Fifteen years ago, Willow Whitton was camping among redwoods in Northern California, pondering a vision for a future business. Fifteen years later that business, Holy Lamb Organics, is well-established. The business sells to 100 stores throughout the country, employs more than 20 and has found a unique base of operations in Oakville in Grays Harbor County.
That vision for a new business many years ago was inspired by the act of buying a camping pillow for that trip to the redwoods. The pillow was poorly made. Whitton, perhaps staring at those majestic trees, realized she could make a better product.
With a background and belief in the importance of sustainable products, Whitton focused on using organic wool and cotton to make pillows and then a range of bedding materials: comforters, toppers and similar items for cribs and bassinets. The business also has grown to offer a line of mattresses, including an all-wool item.
Her business started in Olympia — the corporate office is still in Olympia — and she forged her own path for five years, working alone while also working three other jobs.
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But Holy Lamb Organics was catching on, she said.
In 2005, she took a leap of faith and devoted her energies to the business full time, and then in 2008 she took another leap of faith.
Whitton was invited to a friend’s farm near Oakville and was so moved by the experience that she wanted to bring her business to the same area.
A longtime general store used to serve the little town. Whitton wound up buying the 113-year-old structure, with its 3,000 square feet of space and 14-foot ceilings, and moved in. It’s now home to a showroom for the business, as well as the handmade manufacturing process, and shipping and packing. Across the street is Holy Lamb’s warehouse and a customer service department.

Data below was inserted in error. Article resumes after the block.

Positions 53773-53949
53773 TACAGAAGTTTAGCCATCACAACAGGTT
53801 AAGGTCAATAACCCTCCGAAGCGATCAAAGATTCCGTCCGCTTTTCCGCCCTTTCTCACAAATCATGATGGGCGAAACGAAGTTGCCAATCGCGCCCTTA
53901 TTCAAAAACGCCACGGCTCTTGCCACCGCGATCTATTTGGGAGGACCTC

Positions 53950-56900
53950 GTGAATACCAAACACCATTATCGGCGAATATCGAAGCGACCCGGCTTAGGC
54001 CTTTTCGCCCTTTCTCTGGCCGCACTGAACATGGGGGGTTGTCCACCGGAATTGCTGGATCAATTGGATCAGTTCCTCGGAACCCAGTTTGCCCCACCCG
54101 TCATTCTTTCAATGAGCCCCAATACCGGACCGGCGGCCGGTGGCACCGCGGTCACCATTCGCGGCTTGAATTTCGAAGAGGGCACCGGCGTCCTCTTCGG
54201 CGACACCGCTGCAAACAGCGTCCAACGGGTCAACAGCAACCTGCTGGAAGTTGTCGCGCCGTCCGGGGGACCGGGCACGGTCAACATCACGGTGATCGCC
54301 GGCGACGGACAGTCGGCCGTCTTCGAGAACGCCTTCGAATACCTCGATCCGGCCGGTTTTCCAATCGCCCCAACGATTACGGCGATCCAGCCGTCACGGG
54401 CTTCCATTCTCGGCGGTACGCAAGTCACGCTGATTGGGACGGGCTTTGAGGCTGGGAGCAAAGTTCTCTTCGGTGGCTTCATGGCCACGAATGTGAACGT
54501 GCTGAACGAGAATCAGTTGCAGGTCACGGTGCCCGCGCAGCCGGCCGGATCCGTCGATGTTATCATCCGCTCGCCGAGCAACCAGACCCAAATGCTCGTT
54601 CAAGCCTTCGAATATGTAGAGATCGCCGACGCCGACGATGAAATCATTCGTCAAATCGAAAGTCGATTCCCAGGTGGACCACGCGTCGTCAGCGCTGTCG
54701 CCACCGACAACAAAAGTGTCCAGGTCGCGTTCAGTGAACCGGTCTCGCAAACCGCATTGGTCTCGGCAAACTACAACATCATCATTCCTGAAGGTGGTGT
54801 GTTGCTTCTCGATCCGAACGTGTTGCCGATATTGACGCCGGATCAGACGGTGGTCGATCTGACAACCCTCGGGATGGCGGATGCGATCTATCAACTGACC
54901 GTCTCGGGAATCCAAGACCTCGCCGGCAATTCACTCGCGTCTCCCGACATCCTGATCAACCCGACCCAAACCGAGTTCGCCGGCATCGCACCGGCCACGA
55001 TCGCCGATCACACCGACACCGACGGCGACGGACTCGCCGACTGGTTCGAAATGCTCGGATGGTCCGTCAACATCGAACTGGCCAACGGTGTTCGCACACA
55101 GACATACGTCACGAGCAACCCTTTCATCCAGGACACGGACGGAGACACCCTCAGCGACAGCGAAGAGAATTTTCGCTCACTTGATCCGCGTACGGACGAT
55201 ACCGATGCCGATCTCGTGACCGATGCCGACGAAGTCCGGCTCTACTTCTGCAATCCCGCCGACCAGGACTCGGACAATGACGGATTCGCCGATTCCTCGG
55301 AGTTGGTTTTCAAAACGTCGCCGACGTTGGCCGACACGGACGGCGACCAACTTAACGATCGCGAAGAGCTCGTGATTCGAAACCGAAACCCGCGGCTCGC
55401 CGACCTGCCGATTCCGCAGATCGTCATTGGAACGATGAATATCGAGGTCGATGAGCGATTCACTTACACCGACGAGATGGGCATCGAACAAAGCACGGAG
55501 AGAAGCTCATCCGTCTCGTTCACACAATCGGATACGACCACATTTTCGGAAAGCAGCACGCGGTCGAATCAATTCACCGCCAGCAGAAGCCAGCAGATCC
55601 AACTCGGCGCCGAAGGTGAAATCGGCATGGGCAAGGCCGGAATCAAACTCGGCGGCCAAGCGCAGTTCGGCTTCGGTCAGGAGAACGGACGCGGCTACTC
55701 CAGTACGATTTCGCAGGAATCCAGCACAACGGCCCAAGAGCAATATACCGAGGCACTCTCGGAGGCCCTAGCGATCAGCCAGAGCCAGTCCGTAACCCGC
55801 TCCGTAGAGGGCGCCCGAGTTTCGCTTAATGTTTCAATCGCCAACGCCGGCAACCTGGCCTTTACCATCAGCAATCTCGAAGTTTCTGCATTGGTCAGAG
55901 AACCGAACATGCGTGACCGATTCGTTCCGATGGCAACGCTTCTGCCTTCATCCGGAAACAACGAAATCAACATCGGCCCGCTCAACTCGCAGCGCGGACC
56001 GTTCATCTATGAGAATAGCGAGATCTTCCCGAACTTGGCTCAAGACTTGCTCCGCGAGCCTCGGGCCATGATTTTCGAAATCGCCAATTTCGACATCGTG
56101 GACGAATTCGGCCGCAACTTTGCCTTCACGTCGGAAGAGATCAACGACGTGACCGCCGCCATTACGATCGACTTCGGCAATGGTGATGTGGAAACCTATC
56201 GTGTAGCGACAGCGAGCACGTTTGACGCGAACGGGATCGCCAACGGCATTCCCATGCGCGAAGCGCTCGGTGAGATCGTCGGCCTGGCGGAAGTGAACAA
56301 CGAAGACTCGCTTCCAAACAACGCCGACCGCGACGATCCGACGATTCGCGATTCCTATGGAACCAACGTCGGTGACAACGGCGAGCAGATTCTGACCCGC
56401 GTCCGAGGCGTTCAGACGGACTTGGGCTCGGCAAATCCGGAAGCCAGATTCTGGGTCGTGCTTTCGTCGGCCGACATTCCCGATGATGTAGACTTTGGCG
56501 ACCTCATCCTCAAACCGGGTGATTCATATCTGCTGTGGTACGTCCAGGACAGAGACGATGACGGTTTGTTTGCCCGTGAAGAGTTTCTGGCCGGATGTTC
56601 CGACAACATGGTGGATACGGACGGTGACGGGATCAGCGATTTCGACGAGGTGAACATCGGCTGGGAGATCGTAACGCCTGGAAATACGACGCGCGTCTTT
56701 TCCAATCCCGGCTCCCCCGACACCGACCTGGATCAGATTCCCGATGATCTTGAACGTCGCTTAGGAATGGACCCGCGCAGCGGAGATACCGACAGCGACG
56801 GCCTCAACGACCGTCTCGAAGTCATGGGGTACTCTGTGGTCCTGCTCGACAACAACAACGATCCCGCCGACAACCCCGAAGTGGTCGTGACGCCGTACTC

But do customers travel to Oakville? They do, she said.
“We still get people from all over the state,” Whitton said.
And the business continued to grow during the Great Recession because of the health-conscious movement. Organic wool is breathable, wicks moisture away from the body and deters dust mites, she said, which means her products appeal to those with allergies or other sensitivities. The business has carried that a step further by having a no-scent policy at work, asking employees to refrain from using perfume, for example.
Whitton also believes in profit-sharing and providing health care to employees.
“It’s not business as usual,” she said about Holy Lamb.
Holy Lamb’s wool comes from sheep farmers on the West Coast, and then it’s sent to the Woolgatherer Carding Mill in California before coming to Holy Lamb.
The scraps of organic wool and cotton that are left over from the handmade manufacturing process are composted in a Holy Lamb garden, said Kallie Holt, executive assistant.
That’s in line with Holy Lamb’s commitment to zero-waste management, Whitton said.
Holy Lamb Organics
Owner and founder: Willow Whitton
Locations: Corporate office is in Olympia; showroom, manufacturing and customer service is in Oakville. The showroom is at 104 Pine St. Oakville, WA 98568.
Years in business: The business turned 15 in October.
Type of business: Holy Lamb manufactures and sells organic wool and cotton bedding materials, such as comforters, toppers and pillows.
Showroom hours: 9 a.m.-5 p.m. Monday through Saturday.
Did you know? Although a significant portion of the business is based in Oakville, just outside Thurston County in Grays Harbor County, the business has been discovered by people in Seattle and Portland, owner Whitton said. Two celebrities — Sandra Bullock and Brooke Shields — have purchased items from the business and it has been featured in Oprah Winfrey’s magazine, O. Whitton was born in Portland, raised in Boston and graduated from The Evergreen State College.